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This is an amazingly thought provoking book with the main premise being that modern technology is over-rated, under-criticized, and often creates unintended and unavoidable consequences that promote the need for a complex series of counter-technologies. It is well researched, packed full of supporting facts and references that convince the reader of the inherent flaws in a ‘technotopian’ worldview.

The adoption of any particular new technology is shown to be wildly unquestioned within the industrialized world, such as the popularization of the car and its effects on society. (Did you know that when miles driven, cost of operation, and time spent in a car are taken into account, the average speed of a car is only around 10 miles per hour? All that money spent to go slower than a bicycle.) The neutrality of technology – such as the discovery of nuclear energy – is disputed, and the existence of ‘democratic’ (ex. pre-industrialized agriculture) and ‘authoritarian’ (ex. television) technologies in the vein of Lewis Mumford is revealed.

Techno-optimism and the myth of progress are analyzed, showing that the economic motive drives most inventions and discoveries. (Scientific discoveries actually peaked in the 1990s! Anything new has been an increase in efficiency of consumer technology!) They highlight the reckless pace of the yearly approval of thousands of chemicals in the United States, and their unknown effects are examined. The authors also question the use of Gross Domestic Product to analyze a country’s well-being, leading to the same perspective endorsed by Ralph Nader:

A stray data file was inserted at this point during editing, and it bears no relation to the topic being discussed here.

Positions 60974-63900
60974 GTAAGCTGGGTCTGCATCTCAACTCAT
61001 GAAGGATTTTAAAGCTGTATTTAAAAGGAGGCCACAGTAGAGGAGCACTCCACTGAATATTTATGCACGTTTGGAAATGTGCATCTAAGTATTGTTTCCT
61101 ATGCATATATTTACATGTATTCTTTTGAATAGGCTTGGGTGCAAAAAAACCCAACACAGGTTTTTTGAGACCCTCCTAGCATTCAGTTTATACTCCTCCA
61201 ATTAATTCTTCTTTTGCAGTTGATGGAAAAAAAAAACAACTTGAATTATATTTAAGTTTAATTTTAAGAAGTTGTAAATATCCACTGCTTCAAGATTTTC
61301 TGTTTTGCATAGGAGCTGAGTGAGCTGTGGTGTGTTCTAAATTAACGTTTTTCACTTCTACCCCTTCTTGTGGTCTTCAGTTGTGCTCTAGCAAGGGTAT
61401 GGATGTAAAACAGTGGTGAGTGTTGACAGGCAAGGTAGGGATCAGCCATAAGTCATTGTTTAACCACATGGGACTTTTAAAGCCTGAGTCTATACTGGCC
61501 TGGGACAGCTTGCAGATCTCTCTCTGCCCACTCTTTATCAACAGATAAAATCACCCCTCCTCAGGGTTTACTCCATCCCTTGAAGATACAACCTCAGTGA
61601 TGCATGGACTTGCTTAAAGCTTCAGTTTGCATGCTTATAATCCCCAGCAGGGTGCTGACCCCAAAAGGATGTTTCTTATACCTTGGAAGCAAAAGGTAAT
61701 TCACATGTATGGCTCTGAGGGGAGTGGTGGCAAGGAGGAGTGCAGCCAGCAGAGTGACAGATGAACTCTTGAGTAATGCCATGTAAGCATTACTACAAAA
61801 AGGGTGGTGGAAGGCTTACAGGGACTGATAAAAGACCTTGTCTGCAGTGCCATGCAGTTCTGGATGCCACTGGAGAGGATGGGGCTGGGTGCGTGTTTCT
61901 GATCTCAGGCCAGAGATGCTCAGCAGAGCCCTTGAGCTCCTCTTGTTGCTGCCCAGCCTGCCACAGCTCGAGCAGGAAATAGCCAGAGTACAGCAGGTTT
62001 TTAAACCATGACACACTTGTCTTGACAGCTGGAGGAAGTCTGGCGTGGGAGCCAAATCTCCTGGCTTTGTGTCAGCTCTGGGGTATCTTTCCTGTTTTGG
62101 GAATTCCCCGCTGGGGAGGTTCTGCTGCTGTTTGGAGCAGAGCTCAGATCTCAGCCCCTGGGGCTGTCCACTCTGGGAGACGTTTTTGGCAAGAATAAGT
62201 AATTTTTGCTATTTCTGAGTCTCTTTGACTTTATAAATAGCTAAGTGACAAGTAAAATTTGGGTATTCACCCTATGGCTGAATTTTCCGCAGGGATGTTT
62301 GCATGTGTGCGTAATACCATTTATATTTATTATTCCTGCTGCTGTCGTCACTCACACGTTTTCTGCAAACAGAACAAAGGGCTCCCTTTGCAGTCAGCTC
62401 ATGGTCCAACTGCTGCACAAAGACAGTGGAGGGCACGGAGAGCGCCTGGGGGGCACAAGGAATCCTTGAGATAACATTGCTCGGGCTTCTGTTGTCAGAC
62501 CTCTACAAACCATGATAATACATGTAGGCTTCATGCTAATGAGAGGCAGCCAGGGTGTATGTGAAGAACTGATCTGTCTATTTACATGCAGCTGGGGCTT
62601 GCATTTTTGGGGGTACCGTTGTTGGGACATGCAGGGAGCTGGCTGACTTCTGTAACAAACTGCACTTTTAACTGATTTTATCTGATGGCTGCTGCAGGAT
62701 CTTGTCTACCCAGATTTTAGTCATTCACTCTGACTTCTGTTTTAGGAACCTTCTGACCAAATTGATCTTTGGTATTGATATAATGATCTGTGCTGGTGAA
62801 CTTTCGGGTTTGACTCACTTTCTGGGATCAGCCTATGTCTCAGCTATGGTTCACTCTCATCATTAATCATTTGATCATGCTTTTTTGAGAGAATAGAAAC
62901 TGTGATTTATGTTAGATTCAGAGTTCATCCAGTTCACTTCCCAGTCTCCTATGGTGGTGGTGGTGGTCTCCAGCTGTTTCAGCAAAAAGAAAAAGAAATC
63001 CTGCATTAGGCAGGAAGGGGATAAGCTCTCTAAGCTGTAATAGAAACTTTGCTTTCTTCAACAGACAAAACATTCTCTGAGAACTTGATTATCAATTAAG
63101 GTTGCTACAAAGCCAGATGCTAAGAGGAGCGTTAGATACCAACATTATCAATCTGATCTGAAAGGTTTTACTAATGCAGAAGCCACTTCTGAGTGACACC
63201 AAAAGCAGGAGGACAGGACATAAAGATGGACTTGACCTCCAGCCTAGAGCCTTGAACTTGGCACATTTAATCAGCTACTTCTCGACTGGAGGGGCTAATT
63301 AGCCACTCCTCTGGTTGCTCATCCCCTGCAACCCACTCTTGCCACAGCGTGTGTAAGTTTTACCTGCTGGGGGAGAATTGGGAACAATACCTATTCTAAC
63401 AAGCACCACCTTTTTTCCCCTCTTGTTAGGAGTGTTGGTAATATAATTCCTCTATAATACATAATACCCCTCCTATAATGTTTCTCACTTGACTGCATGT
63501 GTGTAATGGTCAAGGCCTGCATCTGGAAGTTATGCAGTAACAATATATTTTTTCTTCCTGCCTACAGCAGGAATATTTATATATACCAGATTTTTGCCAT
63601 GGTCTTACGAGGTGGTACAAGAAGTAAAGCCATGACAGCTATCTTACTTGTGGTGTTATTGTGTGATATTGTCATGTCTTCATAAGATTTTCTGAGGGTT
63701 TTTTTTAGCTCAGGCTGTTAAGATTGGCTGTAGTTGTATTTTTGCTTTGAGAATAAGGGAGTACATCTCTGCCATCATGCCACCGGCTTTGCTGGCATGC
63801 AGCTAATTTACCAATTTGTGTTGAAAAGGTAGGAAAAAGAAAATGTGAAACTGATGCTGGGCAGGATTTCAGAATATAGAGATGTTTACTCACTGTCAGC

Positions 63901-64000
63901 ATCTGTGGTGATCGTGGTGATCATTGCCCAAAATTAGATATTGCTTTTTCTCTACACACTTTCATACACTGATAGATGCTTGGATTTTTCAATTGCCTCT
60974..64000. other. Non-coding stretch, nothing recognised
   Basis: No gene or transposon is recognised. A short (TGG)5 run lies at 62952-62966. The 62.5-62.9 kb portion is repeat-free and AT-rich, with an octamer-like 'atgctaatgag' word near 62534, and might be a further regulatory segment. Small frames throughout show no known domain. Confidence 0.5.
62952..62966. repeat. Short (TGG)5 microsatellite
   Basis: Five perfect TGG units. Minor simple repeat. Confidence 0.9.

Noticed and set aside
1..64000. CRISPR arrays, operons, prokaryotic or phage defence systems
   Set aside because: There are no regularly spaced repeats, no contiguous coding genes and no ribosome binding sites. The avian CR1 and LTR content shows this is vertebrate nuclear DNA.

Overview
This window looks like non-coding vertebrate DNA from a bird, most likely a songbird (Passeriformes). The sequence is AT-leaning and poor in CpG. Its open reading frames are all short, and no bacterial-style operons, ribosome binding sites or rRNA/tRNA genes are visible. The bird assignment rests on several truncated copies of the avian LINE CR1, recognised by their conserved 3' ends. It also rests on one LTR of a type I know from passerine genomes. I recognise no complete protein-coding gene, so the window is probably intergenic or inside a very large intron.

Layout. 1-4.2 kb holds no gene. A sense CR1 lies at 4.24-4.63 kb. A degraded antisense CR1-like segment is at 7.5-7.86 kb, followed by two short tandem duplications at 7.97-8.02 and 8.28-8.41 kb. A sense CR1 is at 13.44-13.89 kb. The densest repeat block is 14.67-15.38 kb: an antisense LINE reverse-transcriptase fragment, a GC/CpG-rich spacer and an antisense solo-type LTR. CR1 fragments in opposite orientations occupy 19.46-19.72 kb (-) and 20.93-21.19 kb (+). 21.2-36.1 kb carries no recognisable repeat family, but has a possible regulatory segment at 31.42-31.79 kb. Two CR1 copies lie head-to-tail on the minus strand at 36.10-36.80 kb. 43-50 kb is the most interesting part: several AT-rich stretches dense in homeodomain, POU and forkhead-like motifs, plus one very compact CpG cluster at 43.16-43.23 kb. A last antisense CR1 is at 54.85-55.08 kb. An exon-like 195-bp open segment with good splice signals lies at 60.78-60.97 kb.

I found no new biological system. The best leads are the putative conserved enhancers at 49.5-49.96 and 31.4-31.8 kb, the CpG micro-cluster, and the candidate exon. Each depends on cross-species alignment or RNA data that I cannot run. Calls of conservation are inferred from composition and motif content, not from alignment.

“You contribute to the GNP when you run your car into someone else’s: your contribution is still greater if you hurt people inside.”

Similar to Noam Chomsky’s critique of mass media in “Manufacturing Consent”, the authoritarian, hegemony-maintaining power of technology is examined, and the idea that the supposed democracy of $1.00 equals one vote is shown to be a means of maintaining the status quo.

In the  most eye-opening (and what many readers would find as the most subversive) chapter, the worth of modern medical technology and how the medical system works is examined with scrutiny. The authors discuss the process where by new medical procedures and drugs – whose efficacy may be worse than previous procedures and medicine – are rushed from trial to widespread usage, being capitalized on merely for their ‘newness’. Modern medicine is also shown to be a ‘counter-technology’ whose task is mainly to allow its patients to continue to mistreat their health – such as the concept of an anti-obesity pill.

All in all, the information within this is a powerful indictment against technological optimism and its effects on society. It is a near guarantee that this book will convince the reader that technology isn’t the solution to all of life’s problems, nor will it be the glowing messiah waiting for us in the emerging future.

For more information on ‘TECHNO-FIX : Why Technology Won’t Save Us or the Environment’ by Michael Huesemann and Joyce Huesemann, visit http://www.technofix.org/.

Library of the Living : What We Leave Behind by Derrick Jensen and Aric McBay

what we leave behind

As the first selection in my ‘Library of the Living’ series of book reviews, I cannot stress how profoundly inspirational, intense, eye-opening and infuriating ‘What We Leave Behind’ can be. The authors examine the concept of ‘waste’ – what it is within an environmental context, what it was to previous societies, and what it means to our culture today. What was once a circular path of regeneration has become a one-way path of destruction – spreading toxins, centralizing power, exterminating countless species and cultures – constantly and consistently turning the living into the dead.